Across China: Night safaris promise adventure for urban kids
BEIJING, July 30 (Xinhua) -- It was 10 p.m. at Fragrant Hills Park in northwestern Beijing, formerly a hunting ground for emperors, and 20 boys and girls were having a summer adventure.
Teacher Li Weiyang led a group of elementary school students, dressed in yellow shirts and reflective vests, as he walked down a trail. He picked up a small toad from the roadside, held it on his palm and flashed a light on top of the creature. The toad retracted his head and peed on his fingers. The boys immediately gathered around Li and marveled as they observed the toad's reactions.
"That was its stress reaction. But don't try to taste the liquid. Your tongue will suffer for days, and don't ask how I know about this," said Li, 40, team leader of the night safari.
Most of the students touched the skin of the toad, but two jumped back and refrained from the experience. Li returned the toad back to nature after showing it to the kids and their parents who accompanied them.
The program, dubbed as "night safari at Fragrant Hills," is a natural science education program offered by Beijing-based company Nature Culture. It includes camping, science lectures and field trips at night. The firm has organized the program since 2014.
This summer, both private and public institutions have hosted events to engage children in popular science. During this year's summer vacation, the Museum of Chinese Gardens and Landscape Architecture, Beijing Botanical Garden, the Temple of Heaven Park and Beijing Zoo also organized similar programs.
According to Zhu Jun, who is in charge of the Fragrant Hills (Xiangshan) project, the night safari is open to children between 6 to 12 years old, and nearly 400 families join each year.
"Nature science education is important for kids. With more kids raised in cities, their parents want them to spend time in nature, so this kind of program is very popular," Zhu said.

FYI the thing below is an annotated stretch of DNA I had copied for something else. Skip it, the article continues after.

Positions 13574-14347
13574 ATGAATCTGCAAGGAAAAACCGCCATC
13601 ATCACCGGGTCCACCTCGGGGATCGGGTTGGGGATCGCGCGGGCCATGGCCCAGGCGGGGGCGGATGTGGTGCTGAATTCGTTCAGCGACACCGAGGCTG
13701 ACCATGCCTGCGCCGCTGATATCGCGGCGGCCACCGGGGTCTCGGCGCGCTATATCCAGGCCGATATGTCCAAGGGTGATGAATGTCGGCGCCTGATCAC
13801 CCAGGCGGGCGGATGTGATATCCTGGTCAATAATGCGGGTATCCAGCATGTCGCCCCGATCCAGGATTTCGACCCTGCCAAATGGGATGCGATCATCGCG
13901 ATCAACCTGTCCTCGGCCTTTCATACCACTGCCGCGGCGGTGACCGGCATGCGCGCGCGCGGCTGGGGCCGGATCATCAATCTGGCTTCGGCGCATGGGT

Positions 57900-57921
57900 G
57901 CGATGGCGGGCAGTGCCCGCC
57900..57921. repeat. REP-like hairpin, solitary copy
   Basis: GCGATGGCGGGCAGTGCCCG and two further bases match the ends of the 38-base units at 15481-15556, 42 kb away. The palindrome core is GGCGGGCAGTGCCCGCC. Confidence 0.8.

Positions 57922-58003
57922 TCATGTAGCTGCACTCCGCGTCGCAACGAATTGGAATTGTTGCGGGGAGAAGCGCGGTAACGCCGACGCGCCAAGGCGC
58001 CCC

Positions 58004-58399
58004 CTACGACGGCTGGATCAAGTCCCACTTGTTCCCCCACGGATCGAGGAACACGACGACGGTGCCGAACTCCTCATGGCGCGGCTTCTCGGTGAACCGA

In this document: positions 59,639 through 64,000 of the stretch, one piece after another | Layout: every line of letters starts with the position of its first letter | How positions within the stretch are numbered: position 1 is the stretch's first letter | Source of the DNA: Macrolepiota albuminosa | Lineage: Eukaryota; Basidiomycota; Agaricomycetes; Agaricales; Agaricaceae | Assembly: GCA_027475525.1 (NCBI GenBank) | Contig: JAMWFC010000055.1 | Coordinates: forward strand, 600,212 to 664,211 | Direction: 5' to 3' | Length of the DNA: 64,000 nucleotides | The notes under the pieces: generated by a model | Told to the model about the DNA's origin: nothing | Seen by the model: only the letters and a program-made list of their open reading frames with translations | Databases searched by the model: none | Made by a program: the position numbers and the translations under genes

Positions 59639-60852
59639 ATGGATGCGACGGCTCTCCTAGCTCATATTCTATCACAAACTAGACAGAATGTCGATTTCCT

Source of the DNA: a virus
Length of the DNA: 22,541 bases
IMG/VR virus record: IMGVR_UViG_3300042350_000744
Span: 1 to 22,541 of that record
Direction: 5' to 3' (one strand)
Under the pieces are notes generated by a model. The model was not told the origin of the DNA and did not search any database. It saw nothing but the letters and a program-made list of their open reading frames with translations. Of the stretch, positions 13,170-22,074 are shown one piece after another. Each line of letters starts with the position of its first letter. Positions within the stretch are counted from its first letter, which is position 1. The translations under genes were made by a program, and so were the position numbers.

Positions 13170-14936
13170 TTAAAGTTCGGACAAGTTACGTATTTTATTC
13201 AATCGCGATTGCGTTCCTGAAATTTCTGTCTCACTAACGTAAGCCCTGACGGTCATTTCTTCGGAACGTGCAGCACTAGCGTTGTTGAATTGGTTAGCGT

"It's one thing to learn about nature in a museum and quite another to actually experience it," said Yang Tao, a father who came with his nine-year-old son.
Li Weiyang, who is a part-time science writer, acts as a guide and team leader. The company also hires wildlife researchers to serve as guides.
Li grew up in Beijing. "When I was a boy, I usually came to Fragrant Hills with my friends to look for frogs, hedgehogs and other animals. My passion for natural science grew from here. I hope these children can feel the same," he said.
Fragrant Hills Park is about 20 kilometers from downtown Beijing. Its rich biodiversity makes it an ideal location for urban children to be close to nature, said Li.
The most commonly-discovered animals in the area include spiders, shrimp, hedgehogs, snakes and glowworms, but some species can be hard to track.
The climax of the night trip came after the appearance of fireflies by the lake. The students held their breath, shut down flashlights and watched these insects in the treetops.
"They are so tiny and like fairies dancing in the sky," said Chen Wenning, a 10-year-old girl.
"That is not a common scene for a city child," her mother Sui Wei added.
The two-hour journey ended before midnight, but the students stayed up late to talk about their adventures.
Ten-year-old Yang Yi is already planning his next trip to Fragrant Hills. "I love this journey because I saw so many animals which I only saw on TV before, like bats, millipedes and cicadas. Tonight is so cool," he said.